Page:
The Effect of Commodities on Expectations

March 18, 2022
By Tim Courtney, Chief Investment Officer

For the first time since March of 2020, we have officially experienced a market correction — defined as a 10 to 20% drop in stock prices.1 A good amount of this correction is due to the current wave of geopolitical risk.

This risk is also increasing volatility within other asset classes such as commodities. From 2001- 2020, inflation remained tame at about 2%, and commodities, despite being an essential part of life and survival, were slightly negative.2 However, healthy demand, broken supply chains and a war have caused prices to surge.

The increases are coming from multiple segments within a commodity basket: energy, agriculture and base metals.

  • Oil: Last week oil reached $130 per barrel, a 13-year high. Although prices dropped quickly, it remains near $100 per barrel.3 Oil prices filter into everything from travel to shipped goods. Consequently, companies are confidently raising the price on millions of products.
  • Wheat: Ukraine has been called the breadbasket of Europe and combined with Russia, accounts for 29% of the global wheat market.4 Between Ukraine’s ban on exporting goods, including wheat, and the sanctions against Russia, there is a significant gap in wheat production and as a result, prices recently hit a 14-year-high.5
  • Base metals: We are seeing record price hikes when it comes to metals including nickel, aluminum and copper. Russia is the third-largest producer of nickel and provides 6% of the world’s aluminum.6 These base metals are crucial across manufacturing, particularly in the automobile industry. For example, Nickel is a key component of lithium-ion batteries which are used in electric vehicles. Analysts say recent price increases could raise the cost of an electrical vehicle by $1,000 or more.7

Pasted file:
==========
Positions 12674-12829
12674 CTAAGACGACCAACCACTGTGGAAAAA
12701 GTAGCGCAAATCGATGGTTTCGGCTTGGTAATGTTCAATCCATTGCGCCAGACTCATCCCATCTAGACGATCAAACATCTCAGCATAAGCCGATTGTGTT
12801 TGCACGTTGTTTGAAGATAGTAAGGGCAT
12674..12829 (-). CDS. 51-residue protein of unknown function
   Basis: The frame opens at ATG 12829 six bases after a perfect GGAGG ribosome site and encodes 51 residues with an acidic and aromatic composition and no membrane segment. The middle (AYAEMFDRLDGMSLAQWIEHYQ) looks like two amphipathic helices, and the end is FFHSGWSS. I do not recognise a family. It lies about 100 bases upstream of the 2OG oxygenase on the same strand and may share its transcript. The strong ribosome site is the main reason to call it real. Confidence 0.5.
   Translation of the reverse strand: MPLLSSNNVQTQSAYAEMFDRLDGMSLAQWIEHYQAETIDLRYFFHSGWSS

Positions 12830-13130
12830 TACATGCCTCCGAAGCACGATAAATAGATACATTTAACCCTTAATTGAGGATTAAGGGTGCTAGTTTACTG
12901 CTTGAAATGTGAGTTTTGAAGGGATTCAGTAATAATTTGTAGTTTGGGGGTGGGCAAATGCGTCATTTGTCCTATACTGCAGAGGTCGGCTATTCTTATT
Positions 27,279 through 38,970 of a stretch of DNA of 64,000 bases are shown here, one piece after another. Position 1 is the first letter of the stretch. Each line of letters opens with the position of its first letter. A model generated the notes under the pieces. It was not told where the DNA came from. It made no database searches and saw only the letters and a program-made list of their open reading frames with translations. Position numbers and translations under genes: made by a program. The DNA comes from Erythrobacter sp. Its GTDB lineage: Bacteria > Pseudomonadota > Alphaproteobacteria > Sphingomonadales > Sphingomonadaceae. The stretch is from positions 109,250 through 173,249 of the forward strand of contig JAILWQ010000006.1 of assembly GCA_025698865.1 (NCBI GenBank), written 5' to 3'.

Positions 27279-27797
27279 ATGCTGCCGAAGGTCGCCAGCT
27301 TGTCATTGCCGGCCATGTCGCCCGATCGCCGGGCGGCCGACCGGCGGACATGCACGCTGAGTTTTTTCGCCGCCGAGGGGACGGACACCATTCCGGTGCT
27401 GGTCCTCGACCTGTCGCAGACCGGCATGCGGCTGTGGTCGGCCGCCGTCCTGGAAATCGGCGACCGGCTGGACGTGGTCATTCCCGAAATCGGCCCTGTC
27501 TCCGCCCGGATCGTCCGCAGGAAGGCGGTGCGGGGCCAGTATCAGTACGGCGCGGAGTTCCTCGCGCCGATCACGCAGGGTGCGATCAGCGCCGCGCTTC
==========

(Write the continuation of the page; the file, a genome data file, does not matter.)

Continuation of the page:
These elevated commodity prices will start to seep into the cost of everyday products and services, and some companies are expected to see a dip in profitability during Q1 and Q2. If the current pace continues, higher and higher prices will start to increase the chances of a recession as demand starts to fall off. Although consumer confidence surveys have been falling due to the high rate of inflation, spending has continued at healthy levels so far. And for the full year, corporate profit estimates are holding steady and, in some cases, rising.

Further, U.S. households still are in a fairly good position, having refinanced debt at very low rates and holding high value homes and higher stock portfolios. While much of the pent up demand for goods may have been filled, households could begin spending on services and travel more than they have over the last two years. So while we expect to see increased volatility in the near term, we still expect markets to eventually reflect some of the economic strength that has carried over into 2022. Inflation will be a wild card for the next several quarters.


  1. Yahoo! Finance (3/10//22) — Is the stock market correction over?
  2. DFA Returns (data as of 12/31/2020) — Bloomberg commodity index and consumer price index
  3. com (3/9/22) — Oil drops 12% for worst day since November as wild ride triggered by Russia disruption continues
  4. com (2/23/22) — Impact of Russia-Ukraine on supply chains: food, metals, commodities
  5. com (3/1/22) — Wheat futures are soaring. Food prices could be next
  6. com (3/7/22) — Oil, wheat, nickel storm higher on fears of supply chaos
  7. com (3/8/22) — Nickel’s price surge could threaten automakers’ electric vehicle plans

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